• Which end of the car you make stiff (quick) or soft (slow) will determine the balance of the car. Making the front stiff will make it understeer and making the rear stiff will make it oversteer.
  5. Know the role of anti roll bars. These come into play in mid-corner balance. Setting one end of the car soft will create better compliance over bumps but will cause the car to hit the ground as it wallows around in corners. This may require you to raise the ride height.
    • Setting one end of the car stiff will increase stiffness, making it more reactive. This also decreases the chances of the car hitting the ground in cornering, allowing you to run the car closer to the ground.
  6. Know what the role of the brake bias is. This affects the behaviour of the car under heavy braking. If you have the brake bias set too far up the front wheels, it will create more stability under heavy braking but will create understeer as the car may not want to rotate into a corner. If you have the brake bias set too far rear, it will allow you to turn into a corner better under braking but if it's set too far rearward, it may prompt the car to spin. As shown below, the force of breaking being more rearward causes it to pivot around the rear allowing it to spin.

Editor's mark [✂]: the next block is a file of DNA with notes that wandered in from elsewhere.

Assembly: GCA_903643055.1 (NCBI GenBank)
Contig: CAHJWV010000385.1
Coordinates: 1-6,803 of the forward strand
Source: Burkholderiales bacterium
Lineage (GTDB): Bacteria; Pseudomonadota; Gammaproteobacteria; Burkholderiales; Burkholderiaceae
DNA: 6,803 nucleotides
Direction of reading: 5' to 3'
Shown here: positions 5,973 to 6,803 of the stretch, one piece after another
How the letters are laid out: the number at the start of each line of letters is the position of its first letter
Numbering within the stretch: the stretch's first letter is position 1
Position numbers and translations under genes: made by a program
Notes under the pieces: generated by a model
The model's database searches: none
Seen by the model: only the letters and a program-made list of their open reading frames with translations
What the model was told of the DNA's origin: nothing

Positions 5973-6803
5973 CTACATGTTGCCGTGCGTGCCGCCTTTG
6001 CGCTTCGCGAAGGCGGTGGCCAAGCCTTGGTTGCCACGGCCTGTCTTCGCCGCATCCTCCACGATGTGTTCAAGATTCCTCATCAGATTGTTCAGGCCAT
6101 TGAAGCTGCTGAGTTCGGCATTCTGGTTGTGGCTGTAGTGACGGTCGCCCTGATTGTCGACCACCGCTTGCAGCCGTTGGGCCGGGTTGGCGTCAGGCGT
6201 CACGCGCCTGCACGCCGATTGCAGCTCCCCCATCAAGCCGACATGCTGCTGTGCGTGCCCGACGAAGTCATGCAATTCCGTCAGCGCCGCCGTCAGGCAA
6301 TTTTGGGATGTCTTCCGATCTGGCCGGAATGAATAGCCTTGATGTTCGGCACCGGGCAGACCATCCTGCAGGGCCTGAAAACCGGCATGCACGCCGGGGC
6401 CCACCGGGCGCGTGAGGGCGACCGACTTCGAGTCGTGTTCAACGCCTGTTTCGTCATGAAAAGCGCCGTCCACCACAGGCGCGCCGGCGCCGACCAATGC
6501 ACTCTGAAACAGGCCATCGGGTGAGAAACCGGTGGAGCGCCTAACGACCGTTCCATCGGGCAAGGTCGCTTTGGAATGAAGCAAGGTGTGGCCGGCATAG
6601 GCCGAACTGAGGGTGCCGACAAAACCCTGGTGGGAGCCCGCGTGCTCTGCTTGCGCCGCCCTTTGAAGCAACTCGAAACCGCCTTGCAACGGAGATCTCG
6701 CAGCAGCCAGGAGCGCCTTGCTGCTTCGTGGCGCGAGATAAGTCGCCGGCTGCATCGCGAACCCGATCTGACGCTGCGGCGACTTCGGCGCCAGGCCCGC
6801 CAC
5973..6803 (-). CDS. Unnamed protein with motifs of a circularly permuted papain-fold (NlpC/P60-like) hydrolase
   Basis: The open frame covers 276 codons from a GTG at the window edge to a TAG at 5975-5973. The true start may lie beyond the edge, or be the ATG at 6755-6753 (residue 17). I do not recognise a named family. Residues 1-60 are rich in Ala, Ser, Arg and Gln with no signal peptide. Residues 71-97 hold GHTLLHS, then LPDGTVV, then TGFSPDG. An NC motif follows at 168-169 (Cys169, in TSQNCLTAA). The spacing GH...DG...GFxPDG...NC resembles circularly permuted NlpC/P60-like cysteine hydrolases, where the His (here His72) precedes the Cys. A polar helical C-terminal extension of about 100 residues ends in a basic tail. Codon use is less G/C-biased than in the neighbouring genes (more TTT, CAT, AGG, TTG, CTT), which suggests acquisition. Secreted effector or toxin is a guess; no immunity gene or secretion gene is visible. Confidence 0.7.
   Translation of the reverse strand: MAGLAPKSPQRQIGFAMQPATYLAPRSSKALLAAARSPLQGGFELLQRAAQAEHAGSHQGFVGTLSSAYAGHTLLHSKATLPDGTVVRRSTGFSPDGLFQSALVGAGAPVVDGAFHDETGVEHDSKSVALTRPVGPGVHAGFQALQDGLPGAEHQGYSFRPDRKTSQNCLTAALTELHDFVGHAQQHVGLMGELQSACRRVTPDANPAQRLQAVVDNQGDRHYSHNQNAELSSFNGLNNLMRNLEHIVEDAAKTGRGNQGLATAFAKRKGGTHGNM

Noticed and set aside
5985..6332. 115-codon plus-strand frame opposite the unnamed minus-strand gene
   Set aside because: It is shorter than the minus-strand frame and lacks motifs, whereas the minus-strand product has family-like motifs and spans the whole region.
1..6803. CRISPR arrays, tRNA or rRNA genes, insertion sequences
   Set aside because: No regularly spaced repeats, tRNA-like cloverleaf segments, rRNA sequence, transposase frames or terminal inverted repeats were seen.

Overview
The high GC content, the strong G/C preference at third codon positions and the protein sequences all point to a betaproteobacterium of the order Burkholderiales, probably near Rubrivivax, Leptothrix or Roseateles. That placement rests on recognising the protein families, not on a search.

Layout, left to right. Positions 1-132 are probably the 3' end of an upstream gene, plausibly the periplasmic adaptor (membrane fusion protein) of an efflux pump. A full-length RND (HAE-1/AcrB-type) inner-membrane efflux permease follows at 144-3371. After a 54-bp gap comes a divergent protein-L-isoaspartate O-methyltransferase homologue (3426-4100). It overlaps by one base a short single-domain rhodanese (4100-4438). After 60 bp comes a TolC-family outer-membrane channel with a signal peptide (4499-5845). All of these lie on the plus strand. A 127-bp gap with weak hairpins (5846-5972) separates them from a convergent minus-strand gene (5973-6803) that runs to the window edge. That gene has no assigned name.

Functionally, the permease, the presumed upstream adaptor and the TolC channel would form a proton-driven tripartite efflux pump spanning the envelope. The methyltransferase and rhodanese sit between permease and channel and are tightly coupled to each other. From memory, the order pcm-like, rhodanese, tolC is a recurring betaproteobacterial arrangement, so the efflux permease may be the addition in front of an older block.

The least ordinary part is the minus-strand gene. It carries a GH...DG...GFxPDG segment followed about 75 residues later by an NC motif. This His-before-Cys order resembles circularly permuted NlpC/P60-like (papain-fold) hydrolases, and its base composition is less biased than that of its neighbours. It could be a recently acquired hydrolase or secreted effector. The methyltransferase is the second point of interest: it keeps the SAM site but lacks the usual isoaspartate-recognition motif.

7. Know the differential allows the wheels to move at different speeds when going around a corner. When you increase the locking amount you decrease the difference at which both wheels can spin. A higher number means the wheels can't spin as freely and creates more understeer a lower number means the wheels can spin at totally different speeds and creates more oversteer.
    • Diff power - Represents the car under acceleration and how much difference in wheel speed it allows.
    • Diff coast - Represents the car under deceleration and how much difference in wheel speed it allows.
  8. Increase bump as needed. This stops the compression movement of the springs. Increasing bump on the front increases maneuverability but may result in understeer if set too high and at the rear will also make it maneuverable but will make it very susceptible to sudden oversteer.